In the middle of the desert, riders, builders, customisers and musicians come together for a unique culmination of motorcycle community. The hot Californian sun, campfire stories and close calls with a cactus make up a heady and bizarre journey. Join us as we ride to Nowhere…
Words: Reagan Alexander
It is a desert, so it is exactly what you would expect; that place where heaven and hell meet. There is sand, there are cacti and there is the hint of snakes that, given the opportunity, will do you biblical harm. Nowhere is where the hard wind that catches you on the straights of the two-lane highway has you pushing hard on your left footpeg, you and your bike, fighting the dust and bugs that inexplicably find a way into your helmet as you ride with your body at a 30-degree angle, begging not to be blown into the path of a crowded minivan on its way home from Vegas.
The desert tan
That trip from Los Angeles to Joshua Tree takes a moment and the sun is setting when I pull up, desert tan intact, to a farmhouse that is a house to no farm in the middle of nowhere. For the uninitiated, a ‘desert tan’ is the dirt and sand that sticks to your skin as you sweat and ride through a barren land that alternates between scarcely bearable heat and then scarcely bearable cold. A desert tan doesn’t simply make you a daguerreotype of yourself, it is the desert embracing you.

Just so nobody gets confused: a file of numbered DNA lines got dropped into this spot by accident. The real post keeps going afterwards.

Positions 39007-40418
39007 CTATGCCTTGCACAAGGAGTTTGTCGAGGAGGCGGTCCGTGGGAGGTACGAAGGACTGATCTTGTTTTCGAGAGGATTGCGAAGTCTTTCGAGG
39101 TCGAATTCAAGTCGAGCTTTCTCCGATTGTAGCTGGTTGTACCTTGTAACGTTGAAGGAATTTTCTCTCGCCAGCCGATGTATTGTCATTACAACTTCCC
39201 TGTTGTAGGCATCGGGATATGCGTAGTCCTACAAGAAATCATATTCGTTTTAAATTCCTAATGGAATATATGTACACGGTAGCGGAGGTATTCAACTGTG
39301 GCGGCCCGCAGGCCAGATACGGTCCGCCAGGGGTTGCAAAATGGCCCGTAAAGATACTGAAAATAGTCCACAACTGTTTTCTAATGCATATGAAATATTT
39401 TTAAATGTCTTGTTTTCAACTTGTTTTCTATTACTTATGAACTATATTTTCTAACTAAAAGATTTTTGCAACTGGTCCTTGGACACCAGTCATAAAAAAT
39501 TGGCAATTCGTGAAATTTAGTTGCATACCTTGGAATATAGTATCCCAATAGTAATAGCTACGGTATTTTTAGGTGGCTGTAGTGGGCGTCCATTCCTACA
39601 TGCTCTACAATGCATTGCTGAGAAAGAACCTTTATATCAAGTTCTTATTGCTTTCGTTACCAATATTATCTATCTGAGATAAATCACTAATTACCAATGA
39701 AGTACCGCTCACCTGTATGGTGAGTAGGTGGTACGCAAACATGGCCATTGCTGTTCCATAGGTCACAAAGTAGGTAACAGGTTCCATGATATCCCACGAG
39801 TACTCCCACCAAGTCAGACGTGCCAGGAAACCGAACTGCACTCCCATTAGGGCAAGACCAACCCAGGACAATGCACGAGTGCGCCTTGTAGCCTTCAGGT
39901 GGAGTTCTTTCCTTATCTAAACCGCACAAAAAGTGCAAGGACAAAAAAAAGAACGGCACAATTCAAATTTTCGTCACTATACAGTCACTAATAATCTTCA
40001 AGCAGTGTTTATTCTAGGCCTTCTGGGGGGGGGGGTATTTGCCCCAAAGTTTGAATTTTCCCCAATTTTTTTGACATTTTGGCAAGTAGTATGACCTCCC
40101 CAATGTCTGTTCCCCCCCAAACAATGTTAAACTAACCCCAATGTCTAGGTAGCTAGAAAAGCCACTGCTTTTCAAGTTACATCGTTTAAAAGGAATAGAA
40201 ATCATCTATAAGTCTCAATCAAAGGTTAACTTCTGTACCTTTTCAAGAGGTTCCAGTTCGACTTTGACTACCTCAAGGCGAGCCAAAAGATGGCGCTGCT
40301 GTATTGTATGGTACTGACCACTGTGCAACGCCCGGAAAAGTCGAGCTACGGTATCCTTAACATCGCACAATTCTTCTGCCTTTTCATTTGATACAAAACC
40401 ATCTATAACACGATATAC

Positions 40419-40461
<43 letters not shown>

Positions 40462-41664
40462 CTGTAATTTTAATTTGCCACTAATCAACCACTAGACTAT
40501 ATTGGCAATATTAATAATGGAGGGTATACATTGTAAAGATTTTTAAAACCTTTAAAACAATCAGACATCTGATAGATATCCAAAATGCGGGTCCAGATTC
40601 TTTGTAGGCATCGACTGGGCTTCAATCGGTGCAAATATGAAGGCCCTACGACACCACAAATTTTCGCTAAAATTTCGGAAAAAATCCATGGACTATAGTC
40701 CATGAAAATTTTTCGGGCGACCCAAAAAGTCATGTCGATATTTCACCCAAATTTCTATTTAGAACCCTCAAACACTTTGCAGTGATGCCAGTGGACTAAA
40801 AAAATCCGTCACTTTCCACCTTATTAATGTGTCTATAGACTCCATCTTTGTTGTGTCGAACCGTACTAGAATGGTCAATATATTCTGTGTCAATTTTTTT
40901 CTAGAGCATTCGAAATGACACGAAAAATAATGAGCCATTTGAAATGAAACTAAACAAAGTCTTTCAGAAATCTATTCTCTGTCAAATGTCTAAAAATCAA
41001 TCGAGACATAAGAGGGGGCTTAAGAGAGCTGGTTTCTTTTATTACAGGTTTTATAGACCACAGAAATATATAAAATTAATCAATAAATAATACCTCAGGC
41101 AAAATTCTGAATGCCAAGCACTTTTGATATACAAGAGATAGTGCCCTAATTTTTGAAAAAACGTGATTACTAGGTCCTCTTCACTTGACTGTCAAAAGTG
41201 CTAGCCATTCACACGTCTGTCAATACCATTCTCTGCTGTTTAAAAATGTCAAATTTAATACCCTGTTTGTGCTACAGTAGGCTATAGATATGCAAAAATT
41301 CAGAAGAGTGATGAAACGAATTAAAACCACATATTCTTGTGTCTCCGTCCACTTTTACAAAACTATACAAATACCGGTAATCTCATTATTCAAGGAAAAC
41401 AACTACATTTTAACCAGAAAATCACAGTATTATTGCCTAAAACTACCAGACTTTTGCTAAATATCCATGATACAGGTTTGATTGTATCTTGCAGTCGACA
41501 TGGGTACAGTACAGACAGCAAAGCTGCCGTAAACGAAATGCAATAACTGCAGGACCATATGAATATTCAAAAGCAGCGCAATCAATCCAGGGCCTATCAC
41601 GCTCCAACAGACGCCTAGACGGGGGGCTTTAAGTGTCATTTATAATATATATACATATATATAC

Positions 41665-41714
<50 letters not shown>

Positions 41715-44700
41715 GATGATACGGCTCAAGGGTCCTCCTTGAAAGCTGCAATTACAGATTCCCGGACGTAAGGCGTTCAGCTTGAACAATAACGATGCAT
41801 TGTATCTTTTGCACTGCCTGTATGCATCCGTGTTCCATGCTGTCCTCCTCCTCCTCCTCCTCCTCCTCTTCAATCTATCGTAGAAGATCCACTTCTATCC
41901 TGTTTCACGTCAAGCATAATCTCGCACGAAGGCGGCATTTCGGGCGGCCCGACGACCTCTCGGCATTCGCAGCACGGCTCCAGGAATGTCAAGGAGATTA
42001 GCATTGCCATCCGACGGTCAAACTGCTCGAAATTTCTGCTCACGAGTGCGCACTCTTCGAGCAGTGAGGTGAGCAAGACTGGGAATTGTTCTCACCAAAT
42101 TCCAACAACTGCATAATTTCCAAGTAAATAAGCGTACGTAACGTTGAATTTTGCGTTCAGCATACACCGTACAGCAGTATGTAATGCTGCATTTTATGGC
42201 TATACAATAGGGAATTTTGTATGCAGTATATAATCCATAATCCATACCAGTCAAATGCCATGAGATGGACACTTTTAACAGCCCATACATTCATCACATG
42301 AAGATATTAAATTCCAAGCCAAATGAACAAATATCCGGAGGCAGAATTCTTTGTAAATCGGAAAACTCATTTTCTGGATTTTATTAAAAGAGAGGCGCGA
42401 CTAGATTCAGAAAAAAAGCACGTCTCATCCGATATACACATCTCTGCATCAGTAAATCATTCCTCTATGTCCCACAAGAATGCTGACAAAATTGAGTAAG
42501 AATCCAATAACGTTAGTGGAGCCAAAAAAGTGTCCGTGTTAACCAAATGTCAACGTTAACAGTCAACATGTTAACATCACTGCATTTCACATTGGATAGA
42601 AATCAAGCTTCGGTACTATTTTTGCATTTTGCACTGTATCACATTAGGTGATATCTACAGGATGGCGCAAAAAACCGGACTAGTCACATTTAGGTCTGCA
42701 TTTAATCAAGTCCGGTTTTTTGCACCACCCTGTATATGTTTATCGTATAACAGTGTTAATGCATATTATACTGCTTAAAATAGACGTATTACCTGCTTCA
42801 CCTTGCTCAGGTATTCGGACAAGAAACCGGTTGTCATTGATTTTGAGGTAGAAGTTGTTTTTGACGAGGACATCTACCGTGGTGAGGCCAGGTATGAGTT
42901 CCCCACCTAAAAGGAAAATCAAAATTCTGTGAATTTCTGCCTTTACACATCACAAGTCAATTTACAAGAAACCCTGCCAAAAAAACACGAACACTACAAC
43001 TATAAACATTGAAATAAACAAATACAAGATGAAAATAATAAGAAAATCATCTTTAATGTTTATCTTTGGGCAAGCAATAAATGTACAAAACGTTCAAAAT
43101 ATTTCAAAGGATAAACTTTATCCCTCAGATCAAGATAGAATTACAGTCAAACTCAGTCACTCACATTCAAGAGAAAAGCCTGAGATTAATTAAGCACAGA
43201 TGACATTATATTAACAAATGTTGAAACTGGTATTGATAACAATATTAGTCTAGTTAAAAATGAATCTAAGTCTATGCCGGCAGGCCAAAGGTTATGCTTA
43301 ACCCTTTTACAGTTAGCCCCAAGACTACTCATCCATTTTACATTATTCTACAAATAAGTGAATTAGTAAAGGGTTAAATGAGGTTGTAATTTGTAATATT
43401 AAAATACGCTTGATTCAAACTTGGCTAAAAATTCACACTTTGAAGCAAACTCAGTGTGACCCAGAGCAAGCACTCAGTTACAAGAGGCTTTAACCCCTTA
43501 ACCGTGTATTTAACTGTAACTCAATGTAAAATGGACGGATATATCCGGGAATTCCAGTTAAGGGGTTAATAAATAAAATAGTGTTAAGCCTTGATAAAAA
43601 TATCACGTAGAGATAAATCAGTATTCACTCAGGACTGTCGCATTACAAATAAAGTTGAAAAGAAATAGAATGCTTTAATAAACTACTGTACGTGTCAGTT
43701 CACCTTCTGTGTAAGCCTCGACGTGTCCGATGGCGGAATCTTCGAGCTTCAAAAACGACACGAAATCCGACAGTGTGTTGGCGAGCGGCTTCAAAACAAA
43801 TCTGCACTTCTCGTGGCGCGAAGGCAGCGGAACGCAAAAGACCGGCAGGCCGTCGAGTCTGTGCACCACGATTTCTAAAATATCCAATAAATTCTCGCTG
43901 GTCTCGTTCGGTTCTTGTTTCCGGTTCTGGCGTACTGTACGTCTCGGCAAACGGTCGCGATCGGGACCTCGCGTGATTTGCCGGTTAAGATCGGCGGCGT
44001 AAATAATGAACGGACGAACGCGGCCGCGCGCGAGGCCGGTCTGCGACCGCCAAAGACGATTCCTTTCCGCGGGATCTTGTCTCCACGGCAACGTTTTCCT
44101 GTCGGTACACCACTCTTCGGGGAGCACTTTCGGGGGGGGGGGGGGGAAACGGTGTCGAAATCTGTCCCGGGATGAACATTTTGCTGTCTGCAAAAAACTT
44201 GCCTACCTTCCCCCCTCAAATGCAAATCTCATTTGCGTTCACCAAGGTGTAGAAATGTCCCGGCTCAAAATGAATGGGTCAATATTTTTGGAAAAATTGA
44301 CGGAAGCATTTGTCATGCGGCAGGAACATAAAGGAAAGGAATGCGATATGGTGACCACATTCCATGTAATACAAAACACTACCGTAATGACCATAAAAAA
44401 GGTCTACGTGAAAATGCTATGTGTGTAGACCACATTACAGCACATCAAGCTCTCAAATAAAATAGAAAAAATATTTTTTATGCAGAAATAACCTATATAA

“You got a cactus sticking out of your leg”
When I meet the Nowhere Moto Show’s founder, Errol Colandro, he wraps me in an embrace that is almost too quick and simultaneously too long, only because we are both warm and dust-covered and we both reek of wind-pushed-dirt and gas. Errol takes in the sky that has graced his abrupt encampment the evening before his gathering, forgets me for a moment and then utters, “Brother, could the Joshua Tree get any more weird?”
I have, and Errol and I take in the fist of spikes that sticks out just above the flesh of my right knee, even as I allow him the use of the word, ‘Homie’. It’s not a pancake prickly-pear or an Arizona fishhook but a silver cholla, and I know this because Errol rattles off a short list of cacti that would be in my leg, and he is eyeballing the length of the spikes that have invited themselves into my flesh.
“Let’s get that out, brother.”
“I reached out”